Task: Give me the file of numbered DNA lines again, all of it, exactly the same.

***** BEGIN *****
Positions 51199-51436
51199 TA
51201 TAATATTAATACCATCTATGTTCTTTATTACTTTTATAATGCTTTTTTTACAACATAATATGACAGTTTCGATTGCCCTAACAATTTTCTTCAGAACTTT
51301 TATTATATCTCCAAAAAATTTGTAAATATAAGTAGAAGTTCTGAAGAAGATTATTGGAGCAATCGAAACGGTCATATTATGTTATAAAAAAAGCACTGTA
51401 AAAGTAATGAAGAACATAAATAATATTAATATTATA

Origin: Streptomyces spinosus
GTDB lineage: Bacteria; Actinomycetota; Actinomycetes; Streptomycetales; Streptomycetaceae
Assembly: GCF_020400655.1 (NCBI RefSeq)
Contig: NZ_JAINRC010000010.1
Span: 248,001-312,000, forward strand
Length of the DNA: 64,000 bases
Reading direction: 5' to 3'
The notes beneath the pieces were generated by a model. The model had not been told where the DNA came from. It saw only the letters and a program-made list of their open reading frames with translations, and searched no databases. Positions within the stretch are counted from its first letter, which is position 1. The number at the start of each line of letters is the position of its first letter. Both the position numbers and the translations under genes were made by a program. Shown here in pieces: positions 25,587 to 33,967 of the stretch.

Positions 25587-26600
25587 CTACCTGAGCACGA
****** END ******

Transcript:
Positions 51199-51436
51199 TA
51201 TAATATTAATACCATCTATGTTCTTTATTACTTTTATAATGCTTTTTTTACAACATAATATGACAGTTTCGATTGCCCTAACAATTTTCTTCAGAACTTT
51301 TATTATATCTCCAAAAAATTTGTAAATATAAGTAGAAGTTCTGAAGAAGATTATTGGAGCAATCGAAACGGTCATATTATGTTATAAAAAAAGCACTGTA
51401 AAAGTAATGAAGAACATAAATAATATTAATATTATA

Origin: Streptomyces spinosus
GTDB lineage: Bacteria; Actinomycetota; Actinomycetes; Streptomycetales; Streptomycetaceae
Assembly: GCF_020400655.1 (NCBI RefSeq)
Contig: NZ_JAINRC010000010.1
Span: 248,001-312,000, forward strand
Length of the DNA: 64,000 bases
Reading direction: 5' to 3'
The notes beneath the pieces were generated by a model. The model had not been told where the DNA came from. It saw only the letters and a program-made list of their open reading frames with translations, and searched no databases. Positions within the stretch are counted from its first letter, which is position 1. The number at the start of each line of letters is the position of its first letter. Both the position numbers and the translations under genes were made by a program. Shown here in pieces: positions 25,587 to 33,967 of the stretch.

Positions 25587-26600
25587 CTACCTGAGCACGA